The Change in Thinking video really was a foundation for a larger claim about a new economy, a new society. But to the extent that it stood alone, its points were largely as follows.
1. Reductionist thinking was not something abstract that stayed in books. Applied to the real world of work and commerce, it gave the distinctions that fed division of labor and even the way we approached institutions: we built institutions for learning and work and play, separating into different domains the most essential elements of being human.
2. Reductionist thinking turns our focus inwards - towards the pieces of a problem. By contrast, systems thinking focuses us on the relationships between those pieces. Most of the really interesting problems we face today defy reductionist thinking - defy problem solving that focuses on a part. We created this modern world by applying the reductionist way of thinking. We can't hope to transform it by reliance on the same.
3. To illustrate the extent to which reductionist thinking has been conflated with thinking, I offer the Monty Hall Paradox. Simply put, reductionist thinking with its focus on the parts misses most of the problem. By contrast, focusing on the relationships - even with the card we tend to ignore - is the essence of systems thinking. Focus on the relationship rather than the two "closed" doors (or cards) is twice as effective.
4. Leaders need to begin introducing the elements of systems thinking into their organization. Our world is full of systems. Introducing new methods of thinking, consciously creating intellectual capital, and challenging our defaults in perception and problem framing are essential to dealing with all the truly interesting problems.
This particular video was meant to be a set up to a video explaining the new economic age, an age that will transform the corporation as the Enlightenment transformed the nation-state, or the Renaissance transformed the church. To see what larger framework this fits into, you can go to this post from August - The 4th Economy.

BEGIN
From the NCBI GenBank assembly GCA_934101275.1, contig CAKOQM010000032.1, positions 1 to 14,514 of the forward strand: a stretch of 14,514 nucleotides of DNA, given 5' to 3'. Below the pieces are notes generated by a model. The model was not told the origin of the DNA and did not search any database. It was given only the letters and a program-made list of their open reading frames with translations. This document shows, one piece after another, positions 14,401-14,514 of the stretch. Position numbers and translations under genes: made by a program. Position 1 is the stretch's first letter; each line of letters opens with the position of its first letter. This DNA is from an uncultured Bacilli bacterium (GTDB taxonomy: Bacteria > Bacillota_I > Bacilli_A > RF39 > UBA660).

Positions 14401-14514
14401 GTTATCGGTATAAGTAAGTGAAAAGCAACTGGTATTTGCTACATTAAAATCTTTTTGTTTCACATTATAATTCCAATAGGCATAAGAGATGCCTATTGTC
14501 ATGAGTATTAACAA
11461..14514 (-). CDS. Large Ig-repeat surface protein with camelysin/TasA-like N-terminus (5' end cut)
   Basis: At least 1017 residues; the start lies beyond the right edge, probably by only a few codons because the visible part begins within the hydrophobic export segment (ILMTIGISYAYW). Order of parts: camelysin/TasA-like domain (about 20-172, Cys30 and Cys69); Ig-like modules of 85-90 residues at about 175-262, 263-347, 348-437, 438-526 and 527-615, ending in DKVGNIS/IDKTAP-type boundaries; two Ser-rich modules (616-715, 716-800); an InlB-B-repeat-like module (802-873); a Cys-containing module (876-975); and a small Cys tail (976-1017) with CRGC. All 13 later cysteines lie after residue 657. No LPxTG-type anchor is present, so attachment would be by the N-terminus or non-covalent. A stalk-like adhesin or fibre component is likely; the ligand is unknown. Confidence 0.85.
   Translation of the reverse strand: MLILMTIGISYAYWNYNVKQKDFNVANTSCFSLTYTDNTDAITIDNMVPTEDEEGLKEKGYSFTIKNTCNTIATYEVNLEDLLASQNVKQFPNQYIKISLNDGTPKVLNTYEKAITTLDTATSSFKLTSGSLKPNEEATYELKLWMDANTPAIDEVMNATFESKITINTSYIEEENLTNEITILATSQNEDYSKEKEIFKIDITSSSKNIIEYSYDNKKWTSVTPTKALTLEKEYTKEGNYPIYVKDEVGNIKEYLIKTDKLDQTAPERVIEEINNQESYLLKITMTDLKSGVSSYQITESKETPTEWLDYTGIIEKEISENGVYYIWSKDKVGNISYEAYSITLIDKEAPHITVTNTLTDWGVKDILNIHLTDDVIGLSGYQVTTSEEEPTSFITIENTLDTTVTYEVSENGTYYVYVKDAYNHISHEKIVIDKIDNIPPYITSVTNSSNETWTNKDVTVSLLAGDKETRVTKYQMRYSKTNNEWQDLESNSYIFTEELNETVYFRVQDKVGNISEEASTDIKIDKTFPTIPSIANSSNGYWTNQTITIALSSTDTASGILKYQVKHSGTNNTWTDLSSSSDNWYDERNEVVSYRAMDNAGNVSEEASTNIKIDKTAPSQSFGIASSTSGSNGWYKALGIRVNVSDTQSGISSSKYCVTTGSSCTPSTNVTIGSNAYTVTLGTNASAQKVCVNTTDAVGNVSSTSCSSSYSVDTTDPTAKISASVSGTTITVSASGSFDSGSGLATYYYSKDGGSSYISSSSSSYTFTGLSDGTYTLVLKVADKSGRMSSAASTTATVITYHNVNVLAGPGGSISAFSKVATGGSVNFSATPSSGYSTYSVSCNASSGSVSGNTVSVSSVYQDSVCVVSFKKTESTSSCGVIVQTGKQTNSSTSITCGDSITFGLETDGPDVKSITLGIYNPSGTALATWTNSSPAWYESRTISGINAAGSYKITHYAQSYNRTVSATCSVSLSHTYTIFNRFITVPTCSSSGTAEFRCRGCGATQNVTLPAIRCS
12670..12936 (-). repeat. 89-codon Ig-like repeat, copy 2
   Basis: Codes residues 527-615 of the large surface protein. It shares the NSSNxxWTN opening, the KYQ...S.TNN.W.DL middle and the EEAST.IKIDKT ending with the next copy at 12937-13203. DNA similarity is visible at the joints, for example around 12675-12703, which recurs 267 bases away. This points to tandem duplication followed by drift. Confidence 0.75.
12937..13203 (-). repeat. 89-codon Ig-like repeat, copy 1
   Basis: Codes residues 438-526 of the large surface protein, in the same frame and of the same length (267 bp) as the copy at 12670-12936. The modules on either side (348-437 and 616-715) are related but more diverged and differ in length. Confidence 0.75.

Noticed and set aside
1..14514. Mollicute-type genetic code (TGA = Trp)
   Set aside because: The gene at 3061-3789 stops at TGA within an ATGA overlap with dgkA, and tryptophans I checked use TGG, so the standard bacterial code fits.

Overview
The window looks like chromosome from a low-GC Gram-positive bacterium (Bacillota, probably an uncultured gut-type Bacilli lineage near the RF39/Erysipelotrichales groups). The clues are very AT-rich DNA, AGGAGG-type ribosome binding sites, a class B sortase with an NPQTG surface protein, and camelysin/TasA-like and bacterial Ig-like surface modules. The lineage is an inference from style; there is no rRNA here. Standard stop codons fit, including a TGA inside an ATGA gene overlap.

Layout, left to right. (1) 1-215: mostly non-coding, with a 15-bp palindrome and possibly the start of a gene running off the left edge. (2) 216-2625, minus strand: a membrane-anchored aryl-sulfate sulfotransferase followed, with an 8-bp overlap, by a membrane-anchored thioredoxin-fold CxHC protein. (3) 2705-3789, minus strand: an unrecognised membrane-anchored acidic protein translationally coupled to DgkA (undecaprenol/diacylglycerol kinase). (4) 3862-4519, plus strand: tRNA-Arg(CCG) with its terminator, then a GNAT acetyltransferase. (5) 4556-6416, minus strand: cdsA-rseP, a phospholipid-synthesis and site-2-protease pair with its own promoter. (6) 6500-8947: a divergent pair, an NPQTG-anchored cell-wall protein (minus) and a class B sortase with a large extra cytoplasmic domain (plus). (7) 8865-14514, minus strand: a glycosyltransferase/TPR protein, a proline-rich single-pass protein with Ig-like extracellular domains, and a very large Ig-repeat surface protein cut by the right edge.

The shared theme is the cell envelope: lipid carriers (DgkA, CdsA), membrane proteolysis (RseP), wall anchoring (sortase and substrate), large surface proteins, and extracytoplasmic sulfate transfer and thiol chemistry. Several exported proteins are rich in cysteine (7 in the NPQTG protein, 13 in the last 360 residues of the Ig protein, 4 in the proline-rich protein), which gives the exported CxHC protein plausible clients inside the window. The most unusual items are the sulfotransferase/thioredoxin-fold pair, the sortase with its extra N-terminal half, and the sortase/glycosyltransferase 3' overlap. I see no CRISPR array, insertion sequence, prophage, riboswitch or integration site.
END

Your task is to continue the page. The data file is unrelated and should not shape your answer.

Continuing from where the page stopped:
Basically, systems thinking is going to be an essential part of the coming transformation. Our really important problems have little regard for national boundaries or institutions that pretend to neatly parse the experiences of being human or regional effects. A job in Michigan might depend on economic conditions in Europe or the value of the dollar. Floods in Southeast Asia might be exacerbated by carbon emissions in the U.S. Problems in manufacturing might have little to do with manufacturing and everything to do with the approach to design. Most of our problems came out of an over reliance upon reductionist thinking and won't be solved by continued reliance upon this view that, at its core, insists that the world can be as neatly fragmented as an orange.
Our founding fathers had adopted a new way of thinking. They were men of the Enlightenment, a revolutionary and different way of thinking in its time. In our own time, we need leaders who not only adopt this new way of thinking but are able to create new experiences that help others to appreciate systems. For those paying attention, I think that the world is already offering such experiences in abundance. Seeing them simply requires a change in thinking.